Monday, July 28 09:55:36
Amazon.com Inc's message to investors has always been clear: trust in founder and CEO Jeff Bezos. But after more than a year of mostly disappointing quarterly results, that faith is being tested.
Some on Wall Street wonder if Amazon may have bitten off more than it can chew. After an unusually busy first half of the year that saw the online retailer spend on developing everything from mobile phones and Hollywood-style production to grocery deliveries, investors are ready to see it curtail its ambitions and start delivering sustainable profits.
Or at least offer evidence that Bezos' ever-increasing investments are going to soon generate appealing returns for its main online retailing business.
Others argue that easing off on the throttle now may thwart its goal of becoming the Wal-Mart of online retail. That is particularly the case as China's Alibaba - which handles more ecommerce than Amazon and eBay Inc combined - slowly develops a U.S. consumer presence and prepares for an initial public offering in the U.S.
Bezos insists on taking the long view. In his letter to shareholders last year, he responded to criticism about spending by saying investing in a "just-in-time fashion would be too clever by half."
Its increasing share of the retail dollar is still a big selling point for investors.
But that market share grab comes at a price a price that was highlighted in its second-quarter results issued on Thursday. Amazon reported its largest quarterly loss since 2012 as operating expenses rose 24 percent, led by a 40 percent surge in spending on technology and content.
Its shares fell 9.6 percent on Friday, wiping out about $16 billion of value. The company has now fallen short of Wall Street's earnings expectations in seven of the past nine quarters.
Perhaps worse, it predicted an operating loss of up to $810 million for the current third quarter, the biggest quarter-on-quarter reversal in profitability since 2003, B. Riley analysts estimated. Included is $410 million in stock-based compensation in the third quarter, but excluded are "acquisitions, investments, restructurings."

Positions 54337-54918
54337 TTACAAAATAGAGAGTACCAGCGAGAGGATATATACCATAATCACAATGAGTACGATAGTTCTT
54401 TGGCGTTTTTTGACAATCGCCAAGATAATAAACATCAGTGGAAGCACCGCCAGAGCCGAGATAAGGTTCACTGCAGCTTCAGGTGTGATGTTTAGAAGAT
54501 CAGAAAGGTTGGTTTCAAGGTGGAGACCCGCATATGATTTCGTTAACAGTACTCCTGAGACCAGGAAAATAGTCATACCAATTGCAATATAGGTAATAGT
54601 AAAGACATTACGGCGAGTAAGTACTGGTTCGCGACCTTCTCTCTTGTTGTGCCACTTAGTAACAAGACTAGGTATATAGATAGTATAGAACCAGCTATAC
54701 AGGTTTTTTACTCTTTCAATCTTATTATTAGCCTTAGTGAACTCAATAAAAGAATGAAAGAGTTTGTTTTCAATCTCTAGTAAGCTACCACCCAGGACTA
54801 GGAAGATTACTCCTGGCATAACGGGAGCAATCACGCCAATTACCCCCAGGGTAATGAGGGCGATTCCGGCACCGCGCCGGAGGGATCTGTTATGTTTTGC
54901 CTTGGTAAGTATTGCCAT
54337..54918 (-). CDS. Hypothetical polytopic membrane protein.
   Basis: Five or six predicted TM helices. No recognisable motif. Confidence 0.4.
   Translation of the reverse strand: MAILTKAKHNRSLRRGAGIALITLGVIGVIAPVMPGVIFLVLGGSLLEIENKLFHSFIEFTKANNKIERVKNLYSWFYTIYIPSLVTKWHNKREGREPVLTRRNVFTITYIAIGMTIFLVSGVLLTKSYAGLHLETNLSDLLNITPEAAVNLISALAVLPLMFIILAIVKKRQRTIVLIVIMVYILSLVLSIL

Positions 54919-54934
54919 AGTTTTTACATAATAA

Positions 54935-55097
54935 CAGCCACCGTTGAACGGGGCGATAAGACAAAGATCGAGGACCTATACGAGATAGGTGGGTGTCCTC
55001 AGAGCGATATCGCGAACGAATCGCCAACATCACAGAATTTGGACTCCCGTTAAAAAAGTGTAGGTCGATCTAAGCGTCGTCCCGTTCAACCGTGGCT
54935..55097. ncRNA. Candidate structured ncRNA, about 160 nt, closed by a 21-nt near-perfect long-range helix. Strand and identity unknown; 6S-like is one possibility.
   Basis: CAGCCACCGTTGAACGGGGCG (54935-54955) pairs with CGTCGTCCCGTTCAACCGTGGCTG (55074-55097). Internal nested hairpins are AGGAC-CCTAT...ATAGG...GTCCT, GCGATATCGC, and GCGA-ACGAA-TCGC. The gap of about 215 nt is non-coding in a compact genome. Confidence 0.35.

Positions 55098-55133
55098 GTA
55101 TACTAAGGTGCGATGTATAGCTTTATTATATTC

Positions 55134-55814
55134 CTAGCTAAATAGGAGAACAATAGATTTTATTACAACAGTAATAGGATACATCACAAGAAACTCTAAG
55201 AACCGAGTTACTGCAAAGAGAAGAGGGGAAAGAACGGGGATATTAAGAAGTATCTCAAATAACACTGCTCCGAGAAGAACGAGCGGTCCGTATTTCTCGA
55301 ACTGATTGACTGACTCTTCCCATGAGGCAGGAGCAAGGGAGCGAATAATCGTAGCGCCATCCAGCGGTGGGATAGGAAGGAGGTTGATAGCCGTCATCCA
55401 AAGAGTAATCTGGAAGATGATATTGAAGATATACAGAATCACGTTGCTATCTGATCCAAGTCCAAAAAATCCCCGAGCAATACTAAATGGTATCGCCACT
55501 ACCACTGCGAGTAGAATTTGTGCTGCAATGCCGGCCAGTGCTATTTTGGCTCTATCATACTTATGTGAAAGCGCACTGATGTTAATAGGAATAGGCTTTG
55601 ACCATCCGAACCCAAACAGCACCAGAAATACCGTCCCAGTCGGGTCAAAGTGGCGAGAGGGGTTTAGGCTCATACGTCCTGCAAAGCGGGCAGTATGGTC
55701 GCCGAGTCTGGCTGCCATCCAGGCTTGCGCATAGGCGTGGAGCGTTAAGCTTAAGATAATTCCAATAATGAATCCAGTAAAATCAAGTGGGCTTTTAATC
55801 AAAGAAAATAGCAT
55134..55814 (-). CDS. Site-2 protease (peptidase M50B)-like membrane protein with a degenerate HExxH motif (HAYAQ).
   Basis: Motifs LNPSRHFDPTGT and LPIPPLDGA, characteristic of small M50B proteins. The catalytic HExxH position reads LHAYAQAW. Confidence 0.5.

Investors say they are concerned about not only Amazon spending every dollar that comes in the door but also the lack of disclosure about where it is being spent.
But Amazon has always kept its data close, even basic details such as how many Kindle tablets it has sold or the precise number of subscribers to its Amazon Prime free shipping and media service, citing competitive reasons.
Two areas that have proven hard for some to swallow are a panoply of new devices based on a heavily modified and less-established version of Google's Android, and Amazon's move into program production.
This week, Amazon launched the $649 Fire Phone, but it failed to impress reviewers. The phone joins a Fire streaming box and a line of tablets and e-readers - most sold at prices close to their cost to produce and get to market - in its drive to galvanize sales of digital books and media.
Amazon's foray into TV - from "Alpha House" starring John Goodman to just-announced kids show "Annedroids" - has never garnered Netflix-like acclaim. Yet it intends to devote more than $100 million to original video content this quarter.
Investors might be soothed if Amazon did a share buyback, Scanlon said, adding it was unlikely. While Amazon has more than $5 billion of cash and cash equivalents as of June, analysts say there's little percentage in Amazon buying its own shares, given their lofty valuation even after a slump this year.
Some assessments tag Amazon's shares with a highly-overvalued warning sign. (Reuters)
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